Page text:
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Interview: Filmmaker Shane Moore

sea lions in Alaska
Wildlife filmmaker Shane Moore has been documenting the natural world for nearly three decades, sometimes hauling his equipment halfway around the world. But NATURE’s A Mystery in Alaska marks the first time that Moore has played a leading role in one of his own films — in this case, leading viewers through the thicket of often conflicting explanations for why Alaska’s once booming Steller’s sea lion population has fallen on hard times. He stepped into the role only after the show’s planned host, a veteran biologist, died unexpectedly.

The experience, he says, gave him “a new appreciation of just how hard it is to decide what you want to say and be sure that what you are saying is correct. It was remarkably stressful … but we felt we needed someone to lead people through the story.”

In 2003, Moore spoke with NATURE from Wyoming, where he was working on a new film about grizzly bears.

Filmmaker Shane Moore         

Filmmaker Shane Moore came to Alaska to investigate the decline in sea lion populations.

How did you get interested in the sea lion mystery in Alaska?

Well, I had worked in Alaska a lot, and when I heard about the sea lion’s [decline], it was devastating. Something pretty drastic was going on.

My love of sea lions started when my wife Lybby and I made a film in Alaska in the early 1990s. We wanted to film sea lions in the water, but people up there try to avoid sea lions like the plague, because they can really scare you when you are underwater. They seek you out. So, I thought I was going to be torn to shreds. The animals were pulling on my [diving] fins, jostling me, pushing on my camera. But I was really taken with them. And after diving with them quite a lot, I got taken with them even more.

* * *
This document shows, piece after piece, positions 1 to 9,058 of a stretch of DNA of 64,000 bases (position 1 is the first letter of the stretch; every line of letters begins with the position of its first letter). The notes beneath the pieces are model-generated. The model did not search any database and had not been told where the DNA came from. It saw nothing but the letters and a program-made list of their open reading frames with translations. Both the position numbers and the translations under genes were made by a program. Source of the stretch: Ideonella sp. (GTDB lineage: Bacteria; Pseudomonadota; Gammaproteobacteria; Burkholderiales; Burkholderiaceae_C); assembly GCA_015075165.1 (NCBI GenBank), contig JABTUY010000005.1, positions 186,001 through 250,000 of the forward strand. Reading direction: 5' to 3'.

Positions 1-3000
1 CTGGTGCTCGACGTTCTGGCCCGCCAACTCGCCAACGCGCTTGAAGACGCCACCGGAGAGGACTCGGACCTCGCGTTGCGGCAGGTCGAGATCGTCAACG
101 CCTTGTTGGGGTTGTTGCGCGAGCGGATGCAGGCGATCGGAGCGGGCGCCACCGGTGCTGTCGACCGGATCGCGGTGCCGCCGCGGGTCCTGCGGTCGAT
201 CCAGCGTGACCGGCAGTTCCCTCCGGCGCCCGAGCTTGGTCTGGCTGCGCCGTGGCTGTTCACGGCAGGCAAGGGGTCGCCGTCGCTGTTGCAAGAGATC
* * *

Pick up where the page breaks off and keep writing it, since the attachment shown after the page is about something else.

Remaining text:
Eventually, I went out [with scientists] on several capture trips, where we would try to put instruments on sea lions. Once we went for three weeks and didn’t have much luck. So we started talking about how we could catch them relatively easily underwater. It took several years to get all the permissions, but now they can go out and catch a dozen sea lions in a day. [As a filmmaker] who feels like I pester scientists a lot, it was nice in this case to be able to help out a little.

Researchers have put forth a number of theories for the sea lion decline. How did you deal with that debate without getting sidetracked or leaving viewers confused?

It’s a huge challenge to treat the science fairly, but keep a foot rooted in the audience’s world. If we just did talking heads and scientific debate, that would turn off a lot of people. So we had to weave our way through that.

We had planned to have Walt Cunningham, who had worked as a biologist and a fisherman in Alaska, narrate the film, and lead us through all the complexity. But toward the end of our filming, Walt was killed in a diving accident. That was a real setback. We searched for other [narrators], but couldn’t find one. So that task fell to me. And we felt it important that at the end of the film that we offer an opinion of what was happening. We had looked through maybe 50 pounds of scientific papers, and traveled all around the state. So we made some conclusions at the end of the film.